Senate Acts on Bills to Protect Community Heroes

Measures Would Protect Police Officers, Firefighters and Others

Senator Patrick M. Gallivan (R-C-I, Elma) says the New York State Senate today approved several pieces of legislation to increase protections for the state’s law enforcement community, firefighters, and other emergency service workers, including the “Community Heroes Protection Act.”  The measures are in direct response to the numerous incidents of violence directed at New York's first responders, and would increase penalties for assaults or threats to police, increase safety at correctional facilities, and increase benefits for those who became sick from their heroic service during the World Trade Center recovery.

“Police officers represent the communities they serve and protect, and those who would target these brave men and women must be held accountable,” Gallivan said.  “This legislation will send a clear message that we will not tolerate such attacks and that New York stands by our law enforcement representatives.”

The package of legislation includes a bill (S-1984) sponsored by Senator Gallivan which would   strengthen existing penalties by creating a new crime when a terrorist threat is made against a police officer.  Law enforcement officers are frequent targets of these threats and, in order to adequately deter that activity, a heightened punishment for making a terroristic threat against a police officer is necessary.

The Senate also approved:


S-1747, sponsored by Senator Martin Golden (R-C-I, Brooklyn), which helps protect retired police officers from retaliation by individuals who had been arrested by the officers when they were still on active duty. The bill makes the law consistent with the stronger criminal penalties currently in place to prevent the assault of active duty law enforcement by specifically including retired officers.

S-2125, sponsored by Senator Patty Ritchie (R-C, Heuvelton), which prohibits civilian drone use within 1,000 feet of a correctional facility. The civilian use of unmanned aerial systems, or drones, has increased exponentially in recent years. Though many are used for innocuous reasons, in August 2015, a drone dropped a package containing tobacco, marijuana, and heroin into the Mansfield Correctional Institution in Ohio. By restricting drone use in the immediate vicinity of a correctional facility, this bill would help promote a safer prison environment;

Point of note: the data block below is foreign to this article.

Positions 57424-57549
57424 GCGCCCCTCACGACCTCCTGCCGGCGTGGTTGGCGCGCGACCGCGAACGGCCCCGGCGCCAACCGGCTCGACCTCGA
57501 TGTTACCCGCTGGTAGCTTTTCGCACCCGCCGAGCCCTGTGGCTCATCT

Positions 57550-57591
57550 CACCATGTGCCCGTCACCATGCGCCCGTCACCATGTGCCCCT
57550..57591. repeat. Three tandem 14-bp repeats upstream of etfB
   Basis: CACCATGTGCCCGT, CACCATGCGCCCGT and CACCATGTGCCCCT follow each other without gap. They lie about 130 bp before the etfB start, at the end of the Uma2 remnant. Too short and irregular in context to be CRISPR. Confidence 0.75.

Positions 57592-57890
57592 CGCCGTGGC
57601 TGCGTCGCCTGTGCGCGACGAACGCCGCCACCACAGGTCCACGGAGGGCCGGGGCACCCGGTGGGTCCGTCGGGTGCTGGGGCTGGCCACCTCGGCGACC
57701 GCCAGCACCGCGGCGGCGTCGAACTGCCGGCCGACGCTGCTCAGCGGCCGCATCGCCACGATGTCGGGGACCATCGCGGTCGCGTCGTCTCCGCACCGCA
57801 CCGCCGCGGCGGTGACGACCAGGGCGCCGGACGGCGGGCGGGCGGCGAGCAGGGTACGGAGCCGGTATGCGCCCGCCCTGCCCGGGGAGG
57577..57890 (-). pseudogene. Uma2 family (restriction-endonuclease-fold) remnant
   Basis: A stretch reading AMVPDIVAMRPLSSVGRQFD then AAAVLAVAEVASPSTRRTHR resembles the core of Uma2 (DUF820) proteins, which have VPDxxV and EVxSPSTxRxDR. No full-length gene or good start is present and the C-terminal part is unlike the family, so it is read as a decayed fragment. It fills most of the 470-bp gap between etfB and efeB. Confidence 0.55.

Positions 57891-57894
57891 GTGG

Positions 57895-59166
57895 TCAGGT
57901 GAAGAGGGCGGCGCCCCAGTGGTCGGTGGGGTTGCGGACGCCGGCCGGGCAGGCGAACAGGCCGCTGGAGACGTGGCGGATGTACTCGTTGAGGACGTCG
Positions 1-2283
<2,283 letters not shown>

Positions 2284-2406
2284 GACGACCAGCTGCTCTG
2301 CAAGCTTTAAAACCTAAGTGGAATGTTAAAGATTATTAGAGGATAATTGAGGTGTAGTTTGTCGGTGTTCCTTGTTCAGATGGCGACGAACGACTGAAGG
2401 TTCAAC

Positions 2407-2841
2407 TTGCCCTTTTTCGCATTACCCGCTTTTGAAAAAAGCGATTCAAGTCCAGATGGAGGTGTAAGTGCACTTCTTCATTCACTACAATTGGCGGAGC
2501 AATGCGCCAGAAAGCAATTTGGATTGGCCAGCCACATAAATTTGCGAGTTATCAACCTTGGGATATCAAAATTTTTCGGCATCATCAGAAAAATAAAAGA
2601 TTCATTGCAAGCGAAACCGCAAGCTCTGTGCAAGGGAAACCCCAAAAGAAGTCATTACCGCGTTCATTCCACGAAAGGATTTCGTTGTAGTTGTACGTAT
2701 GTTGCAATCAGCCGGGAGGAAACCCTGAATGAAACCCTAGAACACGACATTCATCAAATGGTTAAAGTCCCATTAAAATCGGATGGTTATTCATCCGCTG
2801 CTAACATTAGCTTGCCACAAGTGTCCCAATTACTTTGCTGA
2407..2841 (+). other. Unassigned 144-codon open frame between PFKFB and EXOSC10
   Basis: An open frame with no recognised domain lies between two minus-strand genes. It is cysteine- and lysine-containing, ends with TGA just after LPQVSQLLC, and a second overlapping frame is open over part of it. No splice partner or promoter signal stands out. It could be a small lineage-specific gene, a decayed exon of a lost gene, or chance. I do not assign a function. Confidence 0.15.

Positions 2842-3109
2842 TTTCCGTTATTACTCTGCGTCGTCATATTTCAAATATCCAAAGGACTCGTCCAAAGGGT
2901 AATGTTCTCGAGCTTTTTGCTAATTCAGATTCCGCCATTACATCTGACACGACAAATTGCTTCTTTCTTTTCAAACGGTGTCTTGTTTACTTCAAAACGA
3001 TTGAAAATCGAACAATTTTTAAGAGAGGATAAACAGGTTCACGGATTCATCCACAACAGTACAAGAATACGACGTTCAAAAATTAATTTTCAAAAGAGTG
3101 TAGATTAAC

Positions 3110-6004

S-5337, sponsored by Senator Kemp Hannon (R, Nassau), expands the permitted use of TSA body image scanner devices in correctional facilities across the state as part of an effort to reduce a high level of inmate “slashing” violence through the use of smuggled blades. The use of the body scanners has been proven to reduce inmate slashing, but the state Commission of Correction suspended the use of the scanners in jails because the Public Health law limits use to medical purposes only – something this bill would amend.

S-6898B, sponsored by Senator Golden, expands line of duty sick leave to include every public officer or employee who, on the job, engaged in World Trade Center rescue, recovery, or cleanup activities. The expansion acknowledges that every public employee deserves benefits related to any qualifying World Trade Center illness or condition as a result of putting their lives on the line to help in any way they could following the tragic events of 9/11; and

S-1302 increases penalties for criminals who target law enforcement through vehicle vandalism. As a result of serving and protecting communities all across the state, law enforcement personnel are placed in dangerous situations on a daily basis. This bill would protect those who protect communities and serve as a deterrent to those who seek to commit such crimes.

In addition to the bills, the Senate Republican conference has been a consistent advocate for the law enforcement community throughout the state. In last year’s budget, and in response to the tragic assassinations of NYPD Officers Miosotis Familia, Wenjian Liu, and Rafael Ramos, the Senate secured $4 million to help retrofit NYPD patrol cars and command vehicles with bulletproof windows and door panels to help save the lives of law enforcement.

The Senate Republican conference has also spoken loudly and clearly in support of stronger penalties for hardened criminals. This includes a recent Senate petition drive that collected thousands of signatures calling on the state Parole Board to deny parole for cop-killer Herman Bell and last week’s call for the resignation of Parole Board members who granted the release despite Bell's politically-motivated and premeditated assassinations of two New York City police officers.

The Community Heroes Protection Act was inspired by those who have lost their lives, were wounded, or targeted specifically because of their profession as community protectors, such as last year’s fatal shooting of NYPD Officer Miosotis Familia. The bill (S1114A) would make certain crimes explicitly committed against law enforcement, firefighters, and first responders punishable as hate crimes.